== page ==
The cemetery of kings

Roger II of hauteville: a sovereign protected by God

The king’s mark

The lost chapel

The liturgical spaces of the protesis and the diaconicon

A chapel by an unknown designer based on repeated symmetries

The Great Presbytery: a unique space for the cathedral

The side aisles

Tempus fugit: a strategic project implemented in a short period of time

A palimpsest of history

The dialogue between the architectures of the monumental complex

The plasticism of the main portico and Bonanno Pisano’s Monumental Bronze Door

A remarkable ceiling

A space between the visible and the invisible

A cloister of accentuated stylistic variety

The architectural modifications ti the cathedral building after the death of Roger II and the transformations of the cloister

Layers of different cultures decorate the external apses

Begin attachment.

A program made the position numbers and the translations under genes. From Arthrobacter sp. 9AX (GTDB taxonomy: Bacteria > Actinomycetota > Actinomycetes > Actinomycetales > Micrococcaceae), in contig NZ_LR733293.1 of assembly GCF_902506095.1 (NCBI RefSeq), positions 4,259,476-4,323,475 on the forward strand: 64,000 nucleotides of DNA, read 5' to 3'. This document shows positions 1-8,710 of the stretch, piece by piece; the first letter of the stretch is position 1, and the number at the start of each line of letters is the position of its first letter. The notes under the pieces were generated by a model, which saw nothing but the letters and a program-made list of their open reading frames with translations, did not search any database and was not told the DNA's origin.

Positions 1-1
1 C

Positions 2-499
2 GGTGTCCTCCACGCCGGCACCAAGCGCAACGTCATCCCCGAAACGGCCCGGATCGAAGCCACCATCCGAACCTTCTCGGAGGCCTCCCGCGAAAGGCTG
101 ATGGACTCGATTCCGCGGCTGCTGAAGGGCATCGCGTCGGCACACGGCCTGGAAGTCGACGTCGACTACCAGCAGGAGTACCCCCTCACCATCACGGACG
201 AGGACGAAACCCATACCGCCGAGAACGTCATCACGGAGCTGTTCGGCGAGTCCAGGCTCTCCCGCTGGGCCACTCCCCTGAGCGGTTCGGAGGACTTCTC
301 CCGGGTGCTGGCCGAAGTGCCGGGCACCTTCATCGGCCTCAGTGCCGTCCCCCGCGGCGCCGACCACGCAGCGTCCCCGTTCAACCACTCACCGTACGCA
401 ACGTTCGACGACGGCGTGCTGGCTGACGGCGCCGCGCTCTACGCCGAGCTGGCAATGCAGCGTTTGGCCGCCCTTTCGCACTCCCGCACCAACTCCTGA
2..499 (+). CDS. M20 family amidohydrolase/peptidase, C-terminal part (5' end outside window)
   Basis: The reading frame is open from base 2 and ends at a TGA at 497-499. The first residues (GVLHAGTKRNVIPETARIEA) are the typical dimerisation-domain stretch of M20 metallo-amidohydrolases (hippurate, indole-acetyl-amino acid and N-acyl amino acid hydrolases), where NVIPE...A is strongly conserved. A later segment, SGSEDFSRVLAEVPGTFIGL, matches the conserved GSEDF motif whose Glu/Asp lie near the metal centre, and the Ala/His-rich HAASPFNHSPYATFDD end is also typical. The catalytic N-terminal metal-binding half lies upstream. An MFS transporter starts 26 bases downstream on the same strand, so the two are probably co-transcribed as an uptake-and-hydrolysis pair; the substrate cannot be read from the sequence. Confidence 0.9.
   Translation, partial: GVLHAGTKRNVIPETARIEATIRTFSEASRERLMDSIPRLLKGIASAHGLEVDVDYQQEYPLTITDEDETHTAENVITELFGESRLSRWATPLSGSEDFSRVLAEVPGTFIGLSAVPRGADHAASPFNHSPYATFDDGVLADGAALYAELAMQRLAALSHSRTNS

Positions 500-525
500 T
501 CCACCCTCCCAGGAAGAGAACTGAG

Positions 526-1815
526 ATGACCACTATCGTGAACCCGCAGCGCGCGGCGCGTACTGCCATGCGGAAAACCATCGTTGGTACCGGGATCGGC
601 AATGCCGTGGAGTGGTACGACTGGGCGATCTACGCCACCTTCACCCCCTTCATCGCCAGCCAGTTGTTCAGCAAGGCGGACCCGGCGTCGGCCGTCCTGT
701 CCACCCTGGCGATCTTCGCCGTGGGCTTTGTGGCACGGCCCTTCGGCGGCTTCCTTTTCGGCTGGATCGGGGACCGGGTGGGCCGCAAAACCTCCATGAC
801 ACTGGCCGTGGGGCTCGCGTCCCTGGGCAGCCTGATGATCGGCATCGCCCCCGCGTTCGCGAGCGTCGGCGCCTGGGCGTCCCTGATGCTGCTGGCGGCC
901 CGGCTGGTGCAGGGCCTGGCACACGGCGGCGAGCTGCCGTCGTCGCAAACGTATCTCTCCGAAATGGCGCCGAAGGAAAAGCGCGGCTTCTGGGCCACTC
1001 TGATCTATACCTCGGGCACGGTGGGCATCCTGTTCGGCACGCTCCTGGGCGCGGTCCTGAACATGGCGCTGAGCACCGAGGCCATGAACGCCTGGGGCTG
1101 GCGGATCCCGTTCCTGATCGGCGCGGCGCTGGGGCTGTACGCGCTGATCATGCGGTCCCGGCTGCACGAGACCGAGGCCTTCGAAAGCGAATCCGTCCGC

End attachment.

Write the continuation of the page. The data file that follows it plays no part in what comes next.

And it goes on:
The marble portal: an intimate dialogue between complex ornamental aspects and formal structure

The chapel of san Castrense: an important renaissance work

The links between the hauteville family and the monastic orders in Sicily

The senses tell Context 1

The side Portico: a combination of elegance and lightness of form

Biblical themes enlivened by the dazzling light of the stained – glass windows overlooking the naves

The original design

The Chapel of St. Mary Magdalene

Norman religious architecture with islamic influences in Sicily

A Northern population

A mixture of styles pervades the floor decorations

The cultural substrate through time

The paradisiacal “Conca d’oro” that embraces Palermo: a name with countless faces through time

Palermo: the happiest city